Do and Support the Work You Love: Reflections on an Interview with a Morocan Artisan
What can an American web designer learn from a Moroccan pottery-maker? To do and support the work you love.
I can’t help but envy the Moroccan artisan whose daily work is his life’s work; history, family, religion, and all. As a web designer, I can’t rely on established tradition to guide me in my work. As a woman, I have no family precedent for the career I should follow. The roots of my family tree cannot be traced back beyond the nubs of my parent’s grandparents. They worked as tavern owners, rail road workers, gas station attendants, and onion farmers. They worked, as many people in the world do, to make ends meet.
Like many Americans, I have no singular cultural identity. I am American, which prompts people to ask follow-up questions about my heritage. My answers are unsatisfactory. My family tree has branches that scatter through Europe and roots that dig into American soil. I cannot say where I am from definitively because, in America, there is always the sense that you are still arriving.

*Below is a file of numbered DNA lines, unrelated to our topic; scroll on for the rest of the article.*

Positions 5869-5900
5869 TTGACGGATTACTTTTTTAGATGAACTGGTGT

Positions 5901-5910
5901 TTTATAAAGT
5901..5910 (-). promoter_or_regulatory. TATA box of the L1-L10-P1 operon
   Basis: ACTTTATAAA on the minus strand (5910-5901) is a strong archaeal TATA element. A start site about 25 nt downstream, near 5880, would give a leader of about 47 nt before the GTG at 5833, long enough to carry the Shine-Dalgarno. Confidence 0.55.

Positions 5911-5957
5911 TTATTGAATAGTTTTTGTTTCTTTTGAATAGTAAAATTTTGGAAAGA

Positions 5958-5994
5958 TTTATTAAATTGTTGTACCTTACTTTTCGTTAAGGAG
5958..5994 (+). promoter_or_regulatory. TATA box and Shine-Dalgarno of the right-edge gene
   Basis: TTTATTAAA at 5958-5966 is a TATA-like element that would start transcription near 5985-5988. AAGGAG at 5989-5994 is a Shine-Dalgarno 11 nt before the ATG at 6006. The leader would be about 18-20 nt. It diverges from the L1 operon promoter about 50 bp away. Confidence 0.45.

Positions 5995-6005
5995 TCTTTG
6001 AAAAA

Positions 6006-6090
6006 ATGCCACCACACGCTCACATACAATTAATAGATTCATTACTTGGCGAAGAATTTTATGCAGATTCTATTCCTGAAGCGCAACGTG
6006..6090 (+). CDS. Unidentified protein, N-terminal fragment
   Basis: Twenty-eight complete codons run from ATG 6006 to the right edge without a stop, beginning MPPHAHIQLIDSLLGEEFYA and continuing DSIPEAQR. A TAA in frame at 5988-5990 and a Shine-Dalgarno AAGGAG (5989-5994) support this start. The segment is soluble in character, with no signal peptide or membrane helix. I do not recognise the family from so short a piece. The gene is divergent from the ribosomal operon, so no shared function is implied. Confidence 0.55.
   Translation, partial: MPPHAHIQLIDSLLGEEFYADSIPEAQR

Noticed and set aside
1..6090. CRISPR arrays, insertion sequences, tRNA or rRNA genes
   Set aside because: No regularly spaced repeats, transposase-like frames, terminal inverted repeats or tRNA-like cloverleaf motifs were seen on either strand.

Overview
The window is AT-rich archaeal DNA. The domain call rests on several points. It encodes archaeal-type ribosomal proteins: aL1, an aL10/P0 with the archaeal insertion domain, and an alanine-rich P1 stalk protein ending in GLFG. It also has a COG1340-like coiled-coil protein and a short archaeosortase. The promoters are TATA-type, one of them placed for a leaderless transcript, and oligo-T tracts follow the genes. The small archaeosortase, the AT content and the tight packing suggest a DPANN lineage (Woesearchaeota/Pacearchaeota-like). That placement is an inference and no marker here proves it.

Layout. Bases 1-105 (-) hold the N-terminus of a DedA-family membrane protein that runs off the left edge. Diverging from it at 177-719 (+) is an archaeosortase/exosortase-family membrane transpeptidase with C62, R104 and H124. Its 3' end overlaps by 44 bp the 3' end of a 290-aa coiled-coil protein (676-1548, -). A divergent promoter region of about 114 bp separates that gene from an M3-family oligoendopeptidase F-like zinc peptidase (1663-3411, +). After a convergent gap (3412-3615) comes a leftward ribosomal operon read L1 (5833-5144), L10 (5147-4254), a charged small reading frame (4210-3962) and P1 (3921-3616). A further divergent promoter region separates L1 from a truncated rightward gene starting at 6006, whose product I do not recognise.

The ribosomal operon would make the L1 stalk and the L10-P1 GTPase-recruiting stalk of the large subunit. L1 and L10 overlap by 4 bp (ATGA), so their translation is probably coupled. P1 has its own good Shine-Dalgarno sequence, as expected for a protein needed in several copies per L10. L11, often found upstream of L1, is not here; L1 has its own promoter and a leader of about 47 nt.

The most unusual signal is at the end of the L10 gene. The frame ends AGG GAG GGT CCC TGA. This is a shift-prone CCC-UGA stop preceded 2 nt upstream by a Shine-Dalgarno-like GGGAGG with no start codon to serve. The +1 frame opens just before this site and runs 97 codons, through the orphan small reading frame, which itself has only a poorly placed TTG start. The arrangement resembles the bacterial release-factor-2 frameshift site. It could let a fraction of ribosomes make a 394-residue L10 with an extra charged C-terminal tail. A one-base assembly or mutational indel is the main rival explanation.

“For 700 years my family has been engaged in pottery-making…I love it. I not only love it, I feel that its in my blood. I love it so much…its difficult for one to image…And I teach it to my children. I don’t love anything as much as I love pottery-making.”
The power of the self-made individual is America’s unique contribution to world culture. Where in some countries you are defined by the work of your father, the grades you got in high-school, or the social caste you are born into. In America you are defined by yourself. It can be lonely work. The gift of being a self-defined individual is that you can always re-write your future. But there is anxiety in facing that blank page.
Perhaps one day America will grow centuries of apprenticeship; education that is tied directly to making a living while learning one’s place in the long train of history; a lesson that can be limiting, but gives a life context. But, in the meantime, I can use my skills to support the artisan. I can help forge a space on the Web where the artisan can connect with the person who most values his or her work. If I have a new year’s resolution this year, it is to do and support the work I love.